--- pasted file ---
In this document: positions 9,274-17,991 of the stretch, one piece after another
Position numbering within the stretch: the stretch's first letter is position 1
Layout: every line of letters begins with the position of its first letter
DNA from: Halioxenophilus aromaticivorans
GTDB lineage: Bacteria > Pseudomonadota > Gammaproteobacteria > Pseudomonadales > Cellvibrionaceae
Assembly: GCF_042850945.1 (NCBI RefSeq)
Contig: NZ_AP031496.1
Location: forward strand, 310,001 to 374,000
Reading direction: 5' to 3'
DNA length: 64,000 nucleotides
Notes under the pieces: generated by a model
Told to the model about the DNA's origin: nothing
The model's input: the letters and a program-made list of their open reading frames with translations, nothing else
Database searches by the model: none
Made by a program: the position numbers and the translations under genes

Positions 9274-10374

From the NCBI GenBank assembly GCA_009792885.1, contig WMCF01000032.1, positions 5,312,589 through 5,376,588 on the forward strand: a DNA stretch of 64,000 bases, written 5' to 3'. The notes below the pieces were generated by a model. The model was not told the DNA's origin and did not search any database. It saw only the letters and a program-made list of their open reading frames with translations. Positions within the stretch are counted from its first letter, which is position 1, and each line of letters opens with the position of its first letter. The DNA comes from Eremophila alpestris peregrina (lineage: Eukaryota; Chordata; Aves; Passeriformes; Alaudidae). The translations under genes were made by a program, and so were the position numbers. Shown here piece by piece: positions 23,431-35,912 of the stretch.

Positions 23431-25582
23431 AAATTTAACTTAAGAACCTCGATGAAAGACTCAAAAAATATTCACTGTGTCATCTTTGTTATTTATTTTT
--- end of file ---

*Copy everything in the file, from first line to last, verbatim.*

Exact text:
In this document: positions 9,274-17,991 of the stretch, one piece after another
Position numbering within the stretch: the stretch's first letter is position 1
Layout: every line of letters begins with the position of its first letter
DNA from: Halioxenophilus aromaticivorans
GTDB lineage: Bacteria > Pseudomonadota > Gammaproteobacteria > Pseudomonadales > Cellvibrionaceae
Assembly: GCF_042850945.1 (NCBI RefSeq)
Contig: NZ_AP031496.1
Location: forward strand, 310,001 to 374,000
Reading direction: 5' to 3'
DNA length: 64,000 nucleotides
Notes under the pieces: generated by a model
Told to the model about the DNA's origin: nothing
The model's input: the letters and a program-made list of their open reading frames with translations, nothing else
Database searches by the model: none
Made by a program: the position numbers and the translations under genes

Positions 9274-10374

From the NCBI GenBank assembly GCA_009792885.1, contig WMCF01000032.1, positions 5,312,589 through 5,376,588 on the forward strand: a DNA stretch of 64,000 bases, written 5' to 3'. The notes below the pieces were generated by a model. The model was not told the DNA's origin and did not search any database. It saw only the letters and a program-made list of their open reading frames with translations. Positions within the stretch are counted from its first letter, which is position 1, and each line of letters opens with the position of its first letter. The DNA comes from Eremophila alpestris peregrina (lineage: Eukaryota; Chordata; Aves; Passeriformes; Alaudidae). The translations under genes were made by a program, and so were the position numbers. Shown here piece by piece: positions 23,431-35,912 of the stretch.

Positions 23431-25582
23431 AAATTTAACTTAAGAACCTCGATGAAAGACTCAAAAAATATTCACTGTGTCATCTTTGTTATTTATTTTT